I'm a little confused about what you are trying to do here. ASCII is not capable of displaying the full range of letters for all character sets. That is one of the reasons why we have Unicode!
It seems like expected behavior to me, or at least not unexpected. If you have an international application, then you should stick to unicode only, if at all possible. Heck, you should probably stick to unicode even if you're not.
If your challenge is that you need to transmit data over a medium that only supports ASCII, consider Base64 encoding.
For example the data sent was "abcdefüüü"... its a unicode string with special characters.. now the programmer(not a .NET programmer) who sent me the data said that he converted this unicode string to UTF8 first before sending it to the stream...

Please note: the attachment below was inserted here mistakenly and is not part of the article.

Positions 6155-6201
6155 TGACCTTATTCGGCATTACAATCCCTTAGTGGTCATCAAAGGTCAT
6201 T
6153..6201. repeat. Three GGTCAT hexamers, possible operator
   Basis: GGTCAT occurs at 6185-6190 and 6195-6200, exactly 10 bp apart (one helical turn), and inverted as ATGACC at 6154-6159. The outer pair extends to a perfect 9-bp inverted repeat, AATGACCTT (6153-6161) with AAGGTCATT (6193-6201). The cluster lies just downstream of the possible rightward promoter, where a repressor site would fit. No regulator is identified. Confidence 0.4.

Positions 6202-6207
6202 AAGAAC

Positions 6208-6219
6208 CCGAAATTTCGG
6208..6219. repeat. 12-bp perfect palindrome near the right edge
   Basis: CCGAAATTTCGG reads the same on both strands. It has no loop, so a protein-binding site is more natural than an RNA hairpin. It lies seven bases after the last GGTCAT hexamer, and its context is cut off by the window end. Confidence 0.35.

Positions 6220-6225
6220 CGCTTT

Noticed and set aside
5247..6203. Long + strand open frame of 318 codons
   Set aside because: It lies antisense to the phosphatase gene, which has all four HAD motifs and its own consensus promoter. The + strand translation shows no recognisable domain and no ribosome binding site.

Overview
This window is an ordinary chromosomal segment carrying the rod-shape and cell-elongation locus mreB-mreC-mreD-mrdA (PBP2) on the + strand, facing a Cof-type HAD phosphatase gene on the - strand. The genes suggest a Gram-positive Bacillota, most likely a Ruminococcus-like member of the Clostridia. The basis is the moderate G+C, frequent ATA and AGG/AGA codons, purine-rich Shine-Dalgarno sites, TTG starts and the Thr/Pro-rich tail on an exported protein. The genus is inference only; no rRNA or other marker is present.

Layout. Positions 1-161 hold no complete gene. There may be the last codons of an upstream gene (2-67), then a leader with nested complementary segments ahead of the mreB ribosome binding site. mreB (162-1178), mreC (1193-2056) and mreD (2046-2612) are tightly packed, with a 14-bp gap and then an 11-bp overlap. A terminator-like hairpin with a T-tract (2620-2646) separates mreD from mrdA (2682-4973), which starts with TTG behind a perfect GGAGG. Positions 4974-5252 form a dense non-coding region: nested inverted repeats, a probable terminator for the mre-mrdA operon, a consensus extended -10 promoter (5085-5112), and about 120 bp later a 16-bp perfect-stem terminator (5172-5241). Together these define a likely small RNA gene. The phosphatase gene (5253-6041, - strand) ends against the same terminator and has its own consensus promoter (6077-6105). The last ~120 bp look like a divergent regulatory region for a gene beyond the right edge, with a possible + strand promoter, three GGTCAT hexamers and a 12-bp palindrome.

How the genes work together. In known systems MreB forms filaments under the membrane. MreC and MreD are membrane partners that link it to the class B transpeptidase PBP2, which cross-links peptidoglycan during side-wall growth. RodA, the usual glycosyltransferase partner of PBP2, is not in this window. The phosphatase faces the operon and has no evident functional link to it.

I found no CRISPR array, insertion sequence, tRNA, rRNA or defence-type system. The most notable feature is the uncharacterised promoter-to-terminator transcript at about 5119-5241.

Now when i got the data from my side, the new string is "abcdefA¼A¼A¼"..
what i need to do is make the string back to "abcdefüüü"..
See "About ASCII Encoding class" in the SDK. The encoding always results in 7 bit characters. It always excludes the extended ASCII characters, i.e. those in the range of 128-255. They will be converted as "?", which has an ASCII byte code of 63.
I do not think you can do what you want with the ASCIIEncoding class. I think perhaps Encoding.Default will work as you expect. This will return an encoding for the system's current ANSI code page. I'm not sure what that means exactly in terms of byte values, but it sounds promising.